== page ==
With great power comes great responsibility, meaning it falls to utilities to ensure that their transmission and distribution (T&D) assets can — and will — perform at the appropriate reliability and safety levels while continuing to meet regulatory and environmental standards.
So, what are utilities doing to manage risk while still providing reliable service amid the surge in distributed energy resources (DER) and the constant threat of significant weather-related disruptions in an age of record-setting events? In many ways, that comes down to a simple premise: Regulators, customer satisfaction and shifting expectations are driving a lot of risk for utilities.
State government oversight of electric utilities is enjoying increasing sway, pressing power providers to modernize at a time when sources of renewable energy are casting a widening shadow among a citizenry demanding cleaner, greener ways to keep their lights on. States are imposing new mandates on utilities
to accommodate that sustainability trend. Regulators and governmental agencies are making certain that utility defenses account for the potential threat of cyberattacks and physical security breaches meant to disrupt the grid.
Even as infrastructure continues to age and renewable energy sources grab a bigger footprint, regulatory matters ultimately drive a lot of the decision-making among utilities. Respondents to Black & Veatch’s annual survey of utility companies, regardless of their size, pointed to regulation as the chief risk their organization must manage, followed at a considerable distance by issues that often can compel regulatory action: customer expectations, environmental compliance, technological change and natural events related to such things as storms or climate change.
As more utility customers migrate toward DER, regulators are flexing their oversight muscles to ease that transition. For example, in early 2018 the Massachusetts Department of Public Utilities authorized the commonwealth’s utilities to invest $220 million in grid modernization efforts over the ensuing three years to upgrade their distribution systems to enhance efficiency, ostensibly ensuring that ratepayers get the most reliable service at the lowest possible cost.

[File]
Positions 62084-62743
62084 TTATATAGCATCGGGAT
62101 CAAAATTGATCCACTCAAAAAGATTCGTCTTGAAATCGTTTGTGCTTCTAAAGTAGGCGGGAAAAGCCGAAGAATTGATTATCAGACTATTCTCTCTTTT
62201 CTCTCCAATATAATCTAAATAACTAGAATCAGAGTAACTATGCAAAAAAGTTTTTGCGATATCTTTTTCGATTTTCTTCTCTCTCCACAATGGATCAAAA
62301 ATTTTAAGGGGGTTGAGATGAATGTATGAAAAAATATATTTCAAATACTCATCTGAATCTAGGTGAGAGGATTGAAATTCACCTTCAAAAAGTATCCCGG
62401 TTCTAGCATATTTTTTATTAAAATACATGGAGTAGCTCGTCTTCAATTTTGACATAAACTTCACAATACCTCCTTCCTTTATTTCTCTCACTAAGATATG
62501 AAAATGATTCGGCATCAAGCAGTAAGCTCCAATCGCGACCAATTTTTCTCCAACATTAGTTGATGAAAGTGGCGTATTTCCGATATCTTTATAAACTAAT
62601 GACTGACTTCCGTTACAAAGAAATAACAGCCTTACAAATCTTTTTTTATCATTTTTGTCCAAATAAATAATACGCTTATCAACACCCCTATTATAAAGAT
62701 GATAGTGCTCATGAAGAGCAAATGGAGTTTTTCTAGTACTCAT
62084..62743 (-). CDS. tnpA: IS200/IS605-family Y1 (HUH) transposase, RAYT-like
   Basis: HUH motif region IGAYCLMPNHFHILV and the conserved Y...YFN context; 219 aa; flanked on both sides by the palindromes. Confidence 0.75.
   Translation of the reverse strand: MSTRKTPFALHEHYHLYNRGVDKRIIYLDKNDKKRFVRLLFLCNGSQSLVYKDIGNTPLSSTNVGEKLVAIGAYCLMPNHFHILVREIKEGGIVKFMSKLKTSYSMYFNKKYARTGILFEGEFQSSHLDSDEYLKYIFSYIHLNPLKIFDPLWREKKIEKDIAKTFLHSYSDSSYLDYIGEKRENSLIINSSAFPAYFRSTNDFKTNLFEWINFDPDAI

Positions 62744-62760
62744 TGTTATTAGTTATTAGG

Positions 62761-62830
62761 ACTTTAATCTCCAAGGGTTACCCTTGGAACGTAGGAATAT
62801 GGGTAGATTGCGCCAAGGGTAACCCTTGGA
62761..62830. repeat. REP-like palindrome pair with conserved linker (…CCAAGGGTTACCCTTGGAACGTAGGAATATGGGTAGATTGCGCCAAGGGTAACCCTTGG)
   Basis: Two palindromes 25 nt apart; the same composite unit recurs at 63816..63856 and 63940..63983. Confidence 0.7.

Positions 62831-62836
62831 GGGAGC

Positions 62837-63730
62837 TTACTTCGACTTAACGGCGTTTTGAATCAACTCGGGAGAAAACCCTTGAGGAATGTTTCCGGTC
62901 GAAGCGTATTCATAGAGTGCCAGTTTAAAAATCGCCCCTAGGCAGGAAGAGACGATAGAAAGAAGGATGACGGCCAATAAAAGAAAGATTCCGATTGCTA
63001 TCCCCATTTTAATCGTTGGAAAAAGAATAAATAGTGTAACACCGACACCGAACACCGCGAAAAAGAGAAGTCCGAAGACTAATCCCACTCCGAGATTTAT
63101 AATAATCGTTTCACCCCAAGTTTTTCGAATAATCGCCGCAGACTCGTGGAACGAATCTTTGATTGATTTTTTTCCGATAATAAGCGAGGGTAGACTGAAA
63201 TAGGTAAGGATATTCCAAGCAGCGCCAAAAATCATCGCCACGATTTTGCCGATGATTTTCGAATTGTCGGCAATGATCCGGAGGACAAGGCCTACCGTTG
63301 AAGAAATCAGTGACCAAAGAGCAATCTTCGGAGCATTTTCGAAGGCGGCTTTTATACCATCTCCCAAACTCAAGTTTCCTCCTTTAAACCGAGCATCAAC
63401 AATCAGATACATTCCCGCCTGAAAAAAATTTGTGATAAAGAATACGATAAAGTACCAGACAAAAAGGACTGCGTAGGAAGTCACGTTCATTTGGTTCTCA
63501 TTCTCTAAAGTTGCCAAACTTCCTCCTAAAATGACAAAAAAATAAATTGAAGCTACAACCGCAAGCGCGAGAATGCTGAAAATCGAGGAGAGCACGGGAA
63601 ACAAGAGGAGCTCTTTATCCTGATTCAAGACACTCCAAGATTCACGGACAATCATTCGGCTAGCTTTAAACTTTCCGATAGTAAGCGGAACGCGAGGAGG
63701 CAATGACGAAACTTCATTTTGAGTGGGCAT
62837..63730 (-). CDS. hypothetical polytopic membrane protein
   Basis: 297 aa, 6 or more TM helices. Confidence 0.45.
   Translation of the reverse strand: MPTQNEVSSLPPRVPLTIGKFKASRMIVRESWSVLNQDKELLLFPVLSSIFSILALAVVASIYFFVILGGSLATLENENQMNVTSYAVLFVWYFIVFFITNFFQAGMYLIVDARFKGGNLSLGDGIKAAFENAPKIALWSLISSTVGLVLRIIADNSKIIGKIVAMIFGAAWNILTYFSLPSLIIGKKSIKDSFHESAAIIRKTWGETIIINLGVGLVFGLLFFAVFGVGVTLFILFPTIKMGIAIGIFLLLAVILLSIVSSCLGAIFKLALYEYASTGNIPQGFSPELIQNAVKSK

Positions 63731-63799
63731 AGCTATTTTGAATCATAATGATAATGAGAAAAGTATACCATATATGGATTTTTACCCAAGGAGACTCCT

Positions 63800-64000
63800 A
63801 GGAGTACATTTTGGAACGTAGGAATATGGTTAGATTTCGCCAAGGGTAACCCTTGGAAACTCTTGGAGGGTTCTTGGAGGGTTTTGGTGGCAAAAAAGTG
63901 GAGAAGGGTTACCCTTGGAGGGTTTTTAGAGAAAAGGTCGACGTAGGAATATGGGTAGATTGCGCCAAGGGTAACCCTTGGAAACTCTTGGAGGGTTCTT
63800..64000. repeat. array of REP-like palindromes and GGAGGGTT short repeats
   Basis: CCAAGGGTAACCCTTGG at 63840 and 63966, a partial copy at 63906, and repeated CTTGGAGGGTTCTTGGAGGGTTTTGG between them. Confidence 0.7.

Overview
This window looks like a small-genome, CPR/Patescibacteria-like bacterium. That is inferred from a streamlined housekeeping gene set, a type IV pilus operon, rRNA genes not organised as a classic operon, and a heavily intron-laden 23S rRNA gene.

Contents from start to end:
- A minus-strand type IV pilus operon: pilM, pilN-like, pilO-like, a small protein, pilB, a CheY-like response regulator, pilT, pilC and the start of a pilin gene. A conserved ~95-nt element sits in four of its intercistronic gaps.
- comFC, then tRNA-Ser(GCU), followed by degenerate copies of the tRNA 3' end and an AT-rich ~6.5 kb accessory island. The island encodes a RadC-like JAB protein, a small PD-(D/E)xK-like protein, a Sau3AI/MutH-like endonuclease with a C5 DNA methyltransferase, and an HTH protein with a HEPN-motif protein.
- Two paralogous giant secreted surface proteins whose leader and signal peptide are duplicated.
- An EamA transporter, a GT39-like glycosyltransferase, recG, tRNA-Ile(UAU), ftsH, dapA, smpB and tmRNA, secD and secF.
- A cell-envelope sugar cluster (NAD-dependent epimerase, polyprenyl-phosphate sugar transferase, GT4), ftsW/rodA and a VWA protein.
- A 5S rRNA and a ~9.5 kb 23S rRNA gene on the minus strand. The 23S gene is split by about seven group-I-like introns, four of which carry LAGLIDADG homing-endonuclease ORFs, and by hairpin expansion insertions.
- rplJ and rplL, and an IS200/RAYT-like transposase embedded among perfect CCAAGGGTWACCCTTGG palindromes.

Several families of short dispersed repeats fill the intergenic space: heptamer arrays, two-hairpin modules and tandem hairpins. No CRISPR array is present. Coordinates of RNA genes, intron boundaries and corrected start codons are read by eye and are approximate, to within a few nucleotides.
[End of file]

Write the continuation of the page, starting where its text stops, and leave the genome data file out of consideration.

Given that, maybe it’s not surprising that nearly three-quarters of respondents cited improving reliability as the top challenge with their electric distribution system. Nearly half also pointed to asset management and improving resilience.
Overall, utilities believe they’re keeping pace in their understanding of enterprise-level risks, with more than 90 percent of respondents grading themselves as anywhere from average to industry-leading on that front, while just 9 percent grade themselves as below or well below average. The overall showing appears commendable, considering the unprecedented levels of change in technology and consumer influences — and regulatory responses to both — taking place in the industry.
Throw in the fact that two-thirds of respondents considering their T&D system’s reliability and safety to be in the top 25 percent, two questions arise: What’s the metric by which the utilities are measuring themselves, and are they dangerously overconfident?
When it comes to adopting or developing a risk- based management system for their T&D assets, utilities — largely the biggest ones — appear to be ahead of the curve. Nearly half of respondents (47 percent) already have such an effort running, while one of every five respondents say they’re implementing one. Ten percent say they’re drafting plans.
The potential upshot is tremendous, considering that such self-evaluations may help utilities make the case to regulators in rate cases for capital improvements. But because such programs vary in detail and quality, it’s unclear how well they use the system’s data to fully inform operators about their assets.
When it comes to ways to assess the veracity of their T&D assets, utilities prize letting history be their guide. Two-thirds of respondents say that analyzing the root causes and lessons learned from prior failures was either the first or second top pick. Visual, hands-on inspections and testing took first or runner-up among 45 percent of survey-takers. That may be the most effective approach — and the most challenging to scale up to the number of assets because utilities simply don’t have enough employees to optimally carry it out.